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I was trying to integrate $\sec^3x$ and discovered that I would have to integrate $\sec x$ in the process. I had not seen the "standard" approach and came up with my own solution, which is apparently quite different: $$\int \sec xdx = \int \frac{dx}{\cos x}$$ I substituted $u = \sin x$ so that $dx = \frac{du}{\cos x}$. Then $$\int \frac{dx}{\cos x} = \int \frac{du}{\cos^2x} = \int \frac{du}{1 - \sin^2x} = \int \frac{du}{1 - u^2}$$ The solution to this is $\tanh^{-1}u + C$. Since $u = \sin x$, this means that $$\int \sec xdx = \tanh^{-1}(\sin x) + C \tag{1}$$

After looking it up, I found out that the standard form of the integral is $$\int\sec x dx = \ln|\text{sec}x + \text{tan}x| + C \tag{2}$$

I couldn't find anything about the alternate form $(1)$ which is, as far as I can tell, equivalent to $(2)$. So, did I make a mistake here? If not, is there a reason to prefer the usual form $(2)$?

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  • $\begingroup$ You might be interested in reading about the Gudermannian function (see here also). See this 8 October 2009 sci.math post and these notes for connections with the integral of secant. $\endgroup$ – Dave L. Renfro Dec 9 '18 at 20:38
  • $\begingroup$ See also matheducators.stackexchange.com/questions/14631/… $\endgroup$ – J.G. Dec 9 '18 at 22:47
  • $\begingroup$ No mistake, you've just come across on of the many amazing relationships that exist between our elementary (and non-elementary) functions. No one form is better or worse than the other. Depending upon the situation they each have their advantages. $\endgroup$ – user150203 Dec 10 '18 at 1:20
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$$\begin{align} \tanh^{-1}(\sin x) &=\frac12\ln\left|\frac{1+\sin x}{1-\sin x}\cdot \frac{1/\cos x}{1/\cos x}\right|\\[4pt] &=\frac12\ln\left|\frac{\sec x+\tan x}{\sec x-\tan x}\right| \\[4pt] &=\frac12\ln\left|\frac{\sec x+\tan x}{\sec x-\tan x}\cdot\frac{\sec x+\tan x}{\sec x+\tan x}\right|\\[4pt] &=\phantom{\frac12}\ln\left|\sec x+\tan x\right| \end{align}$$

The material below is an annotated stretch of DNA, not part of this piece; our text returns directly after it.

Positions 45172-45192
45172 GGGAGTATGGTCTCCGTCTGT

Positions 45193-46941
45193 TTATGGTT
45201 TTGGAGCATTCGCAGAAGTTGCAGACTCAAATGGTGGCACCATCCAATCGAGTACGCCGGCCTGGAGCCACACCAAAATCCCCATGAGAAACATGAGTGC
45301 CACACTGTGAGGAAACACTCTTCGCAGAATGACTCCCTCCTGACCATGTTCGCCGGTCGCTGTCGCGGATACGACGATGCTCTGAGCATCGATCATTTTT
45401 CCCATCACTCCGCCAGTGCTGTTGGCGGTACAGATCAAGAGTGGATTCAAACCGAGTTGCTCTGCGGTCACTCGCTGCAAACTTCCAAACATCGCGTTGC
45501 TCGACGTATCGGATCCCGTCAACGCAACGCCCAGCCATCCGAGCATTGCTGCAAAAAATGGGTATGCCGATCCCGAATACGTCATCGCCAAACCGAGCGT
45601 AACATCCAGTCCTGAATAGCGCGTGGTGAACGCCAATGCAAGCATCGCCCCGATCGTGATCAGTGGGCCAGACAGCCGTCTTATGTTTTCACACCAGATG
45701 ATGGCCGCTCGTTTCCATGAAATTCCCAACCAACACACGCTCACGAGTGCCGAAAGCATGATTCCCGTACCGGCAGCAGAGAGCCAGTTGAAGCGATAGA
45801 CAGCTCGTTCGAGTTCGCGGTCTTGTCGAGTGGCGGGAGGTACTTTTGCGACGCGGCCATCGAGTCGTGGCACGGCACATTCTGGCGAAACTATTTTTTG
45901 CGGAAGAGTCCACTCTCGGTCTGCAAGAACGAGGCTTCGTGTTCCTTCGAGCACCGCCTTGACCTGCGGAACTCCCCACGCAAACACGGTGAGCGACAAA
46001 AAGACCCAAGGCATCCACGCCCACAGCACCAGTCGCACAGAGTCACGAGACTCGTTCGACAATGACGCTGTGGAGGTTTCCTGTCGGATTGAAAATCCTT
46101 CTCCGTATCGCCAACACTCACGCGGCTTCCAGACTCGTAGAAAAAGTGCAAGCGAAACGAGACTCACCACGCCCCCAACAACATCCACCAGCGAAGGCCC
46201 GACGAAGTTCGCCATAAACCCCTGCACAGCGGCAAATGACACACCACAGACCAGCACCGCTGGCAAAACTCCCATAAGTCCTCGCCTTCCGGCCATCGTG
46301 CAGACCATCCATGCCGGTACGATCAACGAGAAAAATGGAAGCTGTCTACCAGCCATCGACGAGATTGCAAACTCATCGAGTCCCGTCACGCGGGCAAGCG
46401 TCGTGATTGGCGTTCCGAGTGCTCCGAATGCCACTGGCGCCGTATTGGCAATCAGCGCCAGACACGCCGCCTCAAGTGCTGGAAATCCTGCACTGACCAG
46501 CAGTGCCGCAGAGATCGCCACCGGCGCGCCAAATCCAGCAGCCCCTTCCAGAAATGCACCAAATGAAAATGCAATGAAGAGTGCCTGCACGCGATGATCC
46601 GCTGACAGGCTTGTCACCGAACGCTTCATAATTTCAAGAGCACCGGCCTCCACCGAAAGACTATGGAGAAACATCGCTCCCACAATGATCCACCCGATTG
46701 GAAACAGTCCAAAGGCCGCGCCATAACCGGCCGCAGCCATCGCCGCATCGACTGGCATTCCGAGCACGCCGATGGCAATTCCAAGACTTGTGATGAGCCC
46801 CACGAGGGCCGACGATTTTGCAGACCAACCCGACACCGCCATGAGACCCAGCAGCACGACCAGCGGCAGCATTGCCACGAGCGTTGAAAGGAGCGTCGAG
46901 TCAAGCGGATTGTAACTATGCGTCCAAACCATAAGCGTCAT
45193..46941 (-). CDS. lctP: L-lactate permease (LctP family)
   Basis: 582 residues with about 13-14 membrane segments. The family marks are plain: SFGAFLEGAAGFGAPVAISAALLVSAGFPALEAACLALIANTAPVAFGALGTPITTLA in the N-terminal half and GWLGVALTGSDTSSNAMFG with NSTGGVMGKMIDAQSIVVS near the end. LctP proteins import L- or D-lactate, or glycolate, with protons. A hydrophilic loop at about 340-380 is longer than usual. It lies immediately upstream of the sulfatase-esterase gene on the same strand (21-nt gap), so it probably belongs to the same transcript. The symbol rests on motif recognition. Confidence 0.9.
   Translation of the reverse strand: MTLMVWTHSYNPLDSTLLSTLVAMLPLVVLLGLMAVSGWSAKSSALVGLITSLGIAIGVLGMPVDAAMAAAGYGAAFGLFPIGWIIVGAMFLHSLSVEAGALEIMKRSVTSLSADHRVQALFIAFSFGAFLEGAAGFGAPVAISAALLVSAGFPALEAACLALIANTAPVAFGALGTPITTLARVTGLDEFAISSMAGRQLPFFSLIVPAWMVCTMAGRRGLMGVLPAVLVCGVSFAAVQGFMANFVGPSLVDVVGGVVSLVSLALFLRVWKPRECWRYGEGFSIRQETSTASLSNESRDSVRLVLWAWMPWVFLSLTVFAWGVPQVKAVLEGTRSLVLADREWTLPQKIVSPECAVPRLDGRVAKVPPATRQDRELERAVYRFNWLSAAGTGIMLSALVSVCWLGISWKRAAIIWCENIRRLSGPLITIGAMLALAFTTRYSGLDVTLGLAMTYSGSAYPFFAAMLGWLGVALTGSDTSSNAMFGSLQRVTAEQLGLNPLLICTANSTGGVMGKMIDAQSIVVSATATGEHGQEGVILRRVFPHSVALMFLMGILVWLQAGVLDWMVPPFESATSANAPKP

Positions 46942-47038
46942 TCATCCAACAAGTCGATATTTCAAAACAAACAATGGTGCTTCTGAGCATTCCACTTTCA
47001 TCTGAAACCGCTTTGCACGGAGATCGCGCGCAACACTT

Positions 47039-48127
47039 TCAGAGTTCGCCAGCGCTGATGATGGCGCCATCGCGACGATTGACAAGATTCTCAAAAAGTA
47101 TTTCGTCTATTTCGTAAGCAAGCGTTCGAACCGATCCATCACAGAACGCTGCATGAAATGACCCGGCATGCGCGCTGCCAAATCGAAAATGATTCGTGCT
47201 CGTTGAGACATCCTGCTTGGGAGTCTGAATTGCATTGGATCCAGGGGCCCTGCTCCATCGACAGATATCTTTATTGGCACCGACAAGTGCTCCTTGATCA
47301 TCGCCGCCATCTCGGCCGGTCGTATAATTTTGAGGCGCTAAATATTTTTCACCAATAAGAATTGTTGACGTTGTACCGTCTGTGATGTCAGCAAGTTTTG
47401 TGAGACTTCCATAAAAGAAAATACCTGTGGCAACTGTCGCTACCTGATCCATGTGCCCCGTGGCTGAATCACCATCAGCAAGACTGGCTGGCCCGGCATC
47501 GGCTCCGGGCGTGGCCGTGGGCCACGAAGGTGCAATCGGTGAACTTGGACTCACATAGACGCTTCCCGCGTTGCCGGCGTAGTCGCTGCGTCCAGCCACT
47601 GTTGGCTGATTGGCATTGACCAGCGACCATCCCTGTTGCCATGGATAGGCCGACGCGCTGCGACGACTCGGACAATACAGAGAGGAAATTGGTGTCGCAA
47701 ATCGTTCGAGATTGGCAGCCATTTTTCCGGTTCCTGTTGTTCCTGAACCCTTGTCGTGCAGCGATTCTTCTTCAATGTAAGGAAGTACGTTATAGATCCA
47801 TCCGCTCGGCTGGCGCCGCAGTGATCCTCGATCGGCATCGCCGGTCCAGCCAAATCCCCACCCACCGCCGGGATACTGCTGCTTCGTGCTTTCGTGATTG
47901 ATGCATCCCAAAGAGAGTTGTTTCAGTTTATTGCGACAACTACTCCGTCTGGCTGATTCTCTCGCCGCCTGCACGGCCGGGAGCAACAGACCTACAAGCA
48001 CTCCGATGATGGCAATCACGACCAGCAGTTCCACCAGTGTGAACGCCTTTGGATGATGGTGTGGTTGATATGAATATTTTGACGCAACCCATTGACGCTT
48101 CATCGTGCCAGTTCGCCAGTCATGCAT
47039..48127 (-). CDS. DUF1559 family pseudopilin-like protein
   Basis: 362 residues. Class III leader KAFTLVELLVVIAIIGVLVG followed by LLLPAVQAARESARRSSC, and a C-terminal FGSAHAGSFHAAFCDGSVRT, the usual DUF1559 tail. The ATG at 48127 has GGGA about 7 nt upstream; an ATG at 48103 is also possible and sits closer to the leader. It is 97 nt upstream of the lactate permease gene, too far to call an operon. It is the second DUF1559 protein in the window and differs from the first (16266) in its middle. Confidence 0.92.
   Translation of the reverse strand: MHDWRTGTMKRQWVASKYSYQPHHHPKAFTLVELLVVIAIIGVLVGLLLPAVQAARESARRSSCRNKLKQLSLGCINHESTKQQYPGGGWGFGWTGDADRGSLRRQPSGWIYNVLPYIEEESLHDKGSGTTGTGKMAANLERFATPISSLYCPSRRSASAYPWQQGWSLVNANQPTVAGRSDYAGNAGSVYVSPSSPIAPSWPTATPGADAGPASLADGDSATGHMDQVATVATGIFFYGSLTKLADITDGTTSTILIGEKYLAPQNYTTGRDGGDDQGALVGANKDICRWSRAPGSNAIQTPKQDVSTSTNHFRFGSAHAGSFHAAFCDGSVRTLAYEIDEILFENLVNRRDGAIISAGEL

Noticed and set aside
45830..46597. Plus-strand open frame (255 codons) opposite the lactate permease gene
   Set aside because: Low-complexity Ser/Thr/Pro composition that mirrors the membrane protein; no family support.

I believe most introductory calculus books use the equivalent form because their readers are not aware of hyperbolic trigonometric functions or their inverses.

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I was taught to calculate $\;\int (\sec x) dx\;$ via the substitution $\;u = \tan(x/2).\;$ As the other answer suggested, in math, you don't want to use a steamroller when a flyswatter will do. Problems involving $\;\int (\sec x) dx\;$ (for example $\;\int (\sec x)^3 dx)\;$ can be solved in a straightforward (if somewhat arduous) manner without using hyperbolic functions.

The convention is to avoid advanced topics (e.g. hyperbolic functions), unless the problem requires it.

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